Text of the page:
I have always wanted a simple (preferably no computer) way of recording a piano session in real time. Granted, my little Kawai will do this, but not my Roland (more real) piano. If I hold the button used to arm for recording  a MIDI Song or DrumLoops, it becomes armed for self recording. At this point I can simply play and tempo doesn't matter (even though playback can be sped up/slowed down, it won't sync) or I can set a tempo and start the classic "Bell-tick-tick-tick" metronome from the percussion channel and play to that. For me this is odd as I'm totally unaccustomed to playing along with a metronome ( they don't swing enough!! ) but probably good experience...

I have recorded a single session over 45 minutes this way, and it'll hold 100 Songs and 100 DrumLoops!

True Live Notes MIDI Harmony:
I love singing harmonies into the VLT2, it's my favorite thing and why I bought it in the first place. The guitar & room sense harmony control works pretty good I must say, but not so much with piano... especially the way I play (I guess that's it!) so I decided quite a while back to try the MIDI Note controlled harmony feature. Right away I was put off by the way the harmonies only happen when the keys are held down. For some reason I thought it would carry through until different notes are played, but, like with Arpeggiation, this is a lot harder to achieve than one would think! For example, which note changed constitutes a harmony change? When and how long should the harmony hold for? This will change drastically with the player so I lay no blame on TC Helicon at all. Globally it's impossible!

For my own use on the other hand, I know my playing style so could fashion an algorithm to suit. In a simple view, this amounts to the following:
1, 2, then 3 (maybe 4) Notes come down and lock the harmony until they are all released. If, within 100mS the same notes are played again but with a single different note, the previous note will be included.  If rolling through notes, all notes are considered  part of the harmony as long as they are not lifted for more than 100ms before another note is struck. This way you can alternate between C and E+G and have a harmony of a C triad, or if alternating to a C7 by lifting the keys this isn't going to be a problem.

I have also created my own harmony keys range (that can be changed by each song/DrumLoop Loaded if required) rather than just High or Low keys offered in the VLT2. As a woman, most times I don't want baritones harmonizing with me, or pixie babies, just other girls my age! As I am all over the keyboard neither is good for me, so a "window" of opportunity was to create a window of notes!


Besides the VLT2 and my new Pedal-7 Sequencer, there is another piece of gear I should mention. This will make the portable experience far better than lugging my Yammy V-Drums everywhere!

The MIDIPLUS Mini-Engine Pro:

In the "Light Setip" diagram at the bottom left corner is a little GM MIDI box that is about $80 US, made in China, and sounds great! The reason it sounds great is because it's using the Dream (TM) France SAM5504 chip (along with an STM32F40(5?) microcontroller, even though the Dream chip doesn't need it.)

Each Channel (including percussion) has a Cut/Rez Filter, standard vibrato mod wheel etc, and  A/D/R envelope controls! Quite a lot for $80 eh? ($4530 CAD)  It is 32 bit so sounds very nice indeed. Stuff sounds real and can be modified into our favorite electronic music instruments by monkeying with the above controls.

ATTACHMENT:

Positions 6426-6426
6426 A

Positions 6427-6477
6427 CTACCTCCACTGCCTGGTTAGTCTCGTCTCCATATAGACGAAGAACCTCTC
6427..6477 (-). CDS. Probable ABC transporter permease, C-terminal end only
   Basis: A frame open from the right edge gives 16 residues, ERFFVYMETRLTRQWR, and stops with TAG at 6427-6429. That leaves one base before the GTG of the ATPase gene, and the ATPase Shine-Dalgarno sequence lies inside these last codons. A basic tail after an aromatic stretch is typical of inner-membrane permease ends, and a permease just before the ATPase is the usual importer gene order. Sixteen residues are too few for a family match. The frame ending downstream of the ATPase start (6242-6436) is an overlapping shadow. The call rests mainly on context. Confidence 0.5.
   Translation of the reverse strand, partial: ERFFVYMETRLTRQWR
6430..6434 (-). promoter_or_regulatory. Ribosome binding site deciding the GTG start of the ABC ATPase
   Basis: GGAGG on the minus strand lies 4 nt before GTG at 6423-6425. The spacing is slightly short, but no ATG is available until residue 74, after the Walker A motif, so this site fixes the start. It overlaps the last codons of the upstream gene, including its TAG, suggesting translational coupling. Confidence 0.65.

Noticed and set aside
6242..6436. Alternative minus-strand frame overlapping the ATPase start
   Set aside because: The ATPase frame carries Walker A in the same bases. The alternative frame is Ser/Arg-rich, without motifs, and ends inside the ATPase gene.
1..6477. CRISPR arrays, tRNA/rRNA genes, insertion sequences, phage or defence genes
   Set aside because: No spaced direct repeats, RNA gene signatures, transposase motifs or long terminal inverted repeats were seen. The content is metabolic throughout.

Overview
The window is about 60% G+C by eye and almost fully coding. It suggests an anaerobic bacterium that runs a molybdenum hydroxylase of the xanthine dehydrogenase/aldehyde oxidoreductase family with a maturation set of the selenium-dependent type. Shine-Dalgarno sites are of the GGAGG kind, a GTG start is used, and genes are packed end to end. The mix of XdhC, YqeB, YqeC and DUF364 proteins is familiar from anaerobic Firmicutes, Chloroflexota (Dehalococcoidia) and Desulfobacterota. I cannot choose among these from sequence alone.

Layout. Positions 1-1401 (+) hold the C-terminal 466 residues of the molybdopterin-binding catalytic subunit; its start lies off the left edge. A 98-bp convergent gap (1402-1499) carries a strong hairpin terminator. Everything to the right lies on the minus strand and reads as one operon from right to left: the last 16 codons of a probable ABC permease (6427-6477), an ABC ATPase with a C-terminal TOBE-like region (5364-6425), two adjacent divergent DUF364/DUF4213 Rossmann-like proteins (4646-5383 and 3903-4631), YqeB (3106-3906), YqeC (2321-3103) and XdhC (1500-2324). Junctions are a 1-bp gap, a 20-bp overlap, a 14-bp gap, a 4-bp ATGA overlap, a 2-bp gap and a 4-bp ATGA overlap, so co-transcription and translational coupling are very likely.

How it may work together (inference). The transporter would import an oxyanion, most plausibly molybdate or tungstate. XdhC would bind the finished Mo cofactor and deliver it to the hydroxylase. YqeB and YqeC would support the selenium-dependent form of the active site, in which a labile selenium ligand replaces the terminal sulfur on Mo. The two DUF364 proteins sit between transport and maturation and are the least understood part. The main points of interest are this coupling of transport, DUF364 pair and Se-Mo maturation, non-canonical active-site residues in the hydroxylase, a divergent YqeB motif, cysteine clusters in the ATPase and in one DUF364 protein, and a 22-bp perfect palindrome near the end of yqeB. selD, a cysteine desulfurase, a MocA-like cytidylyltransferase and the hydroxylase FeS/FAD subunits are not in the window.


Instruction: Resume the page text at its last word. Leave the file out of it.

The down side is typical Chinese buggery. Even the the Dream chip can handle multiple instrument access, several drum kit variations, and other features, whatever firmware they have put into the STM chip kills it. Perhaps for future model feature releases (ugg!) or just because they had no idea what they were doing.
Another nasty is sending any bank select or Program Change message on channel 10 will turn the drums into a piano requiring a factory reset to get the drums back. If any white button is pressed while drums are playing it will turn into a piano. Sloppy of them really!
Why is it whenever the word "PRO" is in the name of a product, it ain't ?



I could go on and on and on about the Pedal-7, for pages and pages ( well 34 pages - here's the user manual for ideas!! ) but I won't.

Suffice to say, this is the "funnest" thing I have ever made.

It can hold 100 Songs, 100 DrumLoops, all tap tempo playable and variable, can be re-clocked on the fly via external Eurorack Modular clock ( great for fast-forwarding! )  or DAW Sequencer ( resets to start instantly) , it can provide a clock for other MIDI instruments or Eurorack Modular, can hold up to 100 directories with 100 samples in each, has 12 accessible Pedals assigned with any of  31 functions, sends Trigger/Gate pulses from any Clock Division or notes in a MIDI Sequence, saves and updates Song/DrumLoop parameters & Options via SysEx files on an SD Card, has a SD Card SYNC function to add samples or update default/Dong/DrumLoop parameters automatically, can output Control Voltage (via CC or Quantized from MIDI Notes), can read trigger/gate inputs to control Pedal functions or play MIDI Notes or a Sample, has 2 separate MIDI Output Ports and 2 MIDI inputs (merge), has built in EQ and Auxiliary Audio (stereo) I/O Mix, Controls the VLT2 via MIDI CC's, Special Notes, and voltage inputs....

OK enough! I will be making some videos in any case and I will post then here

Cheers, and thanks for putting up with me! S*




Disclaimer: This is not an instructional page to build or manufacture the above project, nor are there any guarantees of accuracy herein.
This page is an "of interest" discussion, and the project is intended for my own personal use.
If you have any questions, or wish to pursue this project, you may contact me (Sandra) at fresh(at)freshnelly.com
Project Copyright : Fresh Nelly Musik